Re: [asa] Anti-Creationist Psychobabble On the Web

From: Keith Miller <>
Date: Fri Apr 03 2009 - 19:40:21 EDT

The nature of science and the meaning and significance of
methodological naturalism is a topic of significant importance for
me. It figures very prominently in my effort at public science
literacy, and defusing the public "creation/evolution" debate.

I have published several essays that address this issue, the most
recent is my chapter "The misguided attack on methodological
naturalism" in the edited volume "For the Rock Record: Geologists on
Intelligent Design" published by the University of California Press.

I include an excerpt from that essay below.

> The absence of references to supernatural cause in scientific
> description is not just an agreed philosophical limitation of
> science, but it is a consequence of the practical inability of
> science to detect divine action. It is interesting that even what
> little scientific research is conducted by ID advocates is
> conducted using MN. There simply is no way to incorporate the
> actions of non-natural agents into a scientific research program.
> What ID proponents typically do is to overlay philosophical and
> religious understandings on scientific conclusions. They invest
> particular scientific observations with theological meaning. It is
> entirely appropriate for anyone to apply his or her religious and
> philosophical perspectives to interpreting science. However, that
> does not make such philosophical perspectives themselves scientific.
> From the perspective of scientific inquiry, a supernatural agent is
> effectively a black box, and appeals to supernatural action are
> equivalent to appeals to ignorance. A supernatural agent is
> unconstrained by natural “laws” or the properties and capabilities
> of natural entities and forces -- it can act in any way, and
> accomplish any conceivable end. As a result, appeals to such
> agents cannot provide any insight into understanding the mechanisms
> by which a particular observed or historical event occurred.
> Belief in the creative action of a supernatural agent does not
> answer the questions of how something happens. “A miracle occurs
> here” is no more an answer to the question of “How?” than is “We
> don’t know.”
> This same point can be made beginning from a theological
> perspective. As understood in Christian theology, divine action
> includes the doctrine of providence, which concerns God’s
> sustaining and upholding of the natural world, and divine
> cooperation with and governance of nature.[1] Divine action in
> this sense does not imply any break in the continuity of cause-and-
> effect natural processes. An internally complete scientific
> description would be completely consistent with this theological
> view. Scientific and theological understandings are seen as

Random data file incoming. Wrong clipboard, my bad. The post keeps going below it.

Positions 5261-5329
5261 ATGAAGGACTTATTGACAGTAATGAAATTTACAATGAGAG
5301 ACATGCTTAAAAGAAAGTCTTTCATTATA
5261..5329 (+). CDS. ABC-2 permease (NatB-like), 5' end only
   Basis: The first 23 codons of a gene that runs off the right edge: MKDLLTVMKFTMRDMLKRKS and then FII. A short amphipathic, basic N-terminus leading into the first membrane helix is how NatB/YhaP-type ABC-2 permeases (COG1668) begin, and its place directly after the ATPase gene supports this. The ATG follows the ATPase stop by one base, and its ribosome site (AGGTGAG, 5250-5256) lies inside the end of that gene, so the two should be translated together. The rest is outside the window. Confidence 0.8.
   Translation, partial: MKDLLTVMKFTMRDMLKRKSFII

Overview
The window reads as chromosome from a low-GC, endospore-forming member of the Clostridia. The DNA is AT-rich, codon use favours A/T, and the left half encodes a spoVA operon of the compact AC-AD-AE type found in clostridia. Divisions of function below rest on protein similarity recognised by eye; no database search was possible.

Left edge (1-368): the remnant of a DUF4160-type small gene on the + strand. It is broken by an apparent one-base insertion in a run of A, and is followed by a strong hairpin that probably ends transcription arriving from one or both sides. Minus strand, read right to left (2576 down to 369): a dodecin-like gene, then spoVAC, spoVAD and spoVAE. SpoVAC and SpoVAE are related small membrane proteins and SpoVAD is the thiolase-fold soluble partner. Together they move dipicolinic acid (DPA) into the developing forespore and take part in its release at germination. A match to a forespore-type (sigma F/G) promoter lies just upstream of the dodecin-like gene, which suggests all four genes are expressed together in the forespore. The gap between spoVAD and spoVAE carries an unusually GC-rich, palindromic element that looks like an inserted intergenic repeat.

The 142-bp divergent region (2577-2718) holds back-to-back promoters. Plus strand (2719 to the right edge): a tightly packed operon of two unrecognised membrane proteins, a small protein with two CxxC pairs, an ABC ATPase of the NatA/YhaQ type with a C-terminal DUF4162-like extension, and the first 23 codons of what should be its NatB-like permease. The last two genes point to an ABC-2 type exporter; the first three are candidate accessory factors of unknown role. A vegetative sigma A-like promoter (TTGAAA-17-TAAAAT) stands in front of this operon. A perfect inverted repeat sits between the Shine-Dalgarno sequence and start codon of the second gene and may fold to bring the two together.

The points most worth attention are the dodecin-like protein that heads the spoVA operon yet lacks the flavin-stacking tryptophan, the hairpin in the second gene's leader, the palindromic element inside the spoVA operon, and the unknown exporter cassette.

> complementary – science would simply be providing a description of
> natural phenomena as they are upheld by divine providence.
> However, what of divine miracle? The traditional Christian
> theological understanding of miracle is that of a sign that draws
> attention to or confirms some aspect of the revelation of God's
> character or will – it carries theological meaning. A miracle in
> this sense does not require that the sign break natural law or
> interrupt chains of cause-and-effect. Only the subset of
> miraculous actions that involve divine intervention and the
> breaking of natural chains of cause-and-effect are potentially in
> conflict with a scientific explanation.
> Can “law-breaking” miraculous events in natural history be detected
> or falsified scientifically? Although not falsifiable, a specific
> claim of divine action of this kind could be brought into question
> if a series of natural cause-and-effect processes could be shown to
> plausibly account for the miracle. However, such a conclusion
> says nothing about God's action in and through those processes.
> If, on the other hand, no such plausible series of natural events
> is currently known to account for the miracle, then scientists will
> continue to search for such a natural explanation. A true break in
> the continuity of natural processes is indistinguishable from
> current ignorance.
> Scientific investigation cannot conclude that a particular event in
> the history of life, or a particular feature of the natural world,
> must be the consequence of a supernatural agent. We are of course
> free to make those claims from a theological perspective. But those
> claims must be evaluated on their theological and philosophical
> merits. ...
> [1] For a concise discussion of providence and miracle see J.
> Polkinghorne, 1989, Science and Providence: God’s Interaction with
> the World. Boston: Shambhala Publications, 114p.

I would encourage those interested to get the book and read the essay
in its entirety.

All the best,


To unsubscribe, send a message to with
"unsubscribe asa" (no quotes) as the body of the message.
Received on Fri Apr 3 20:23:06 2009

This archive was generated by hypermail 2.1.8 : Fri Apr 03 2009 - 20:23:06 EDT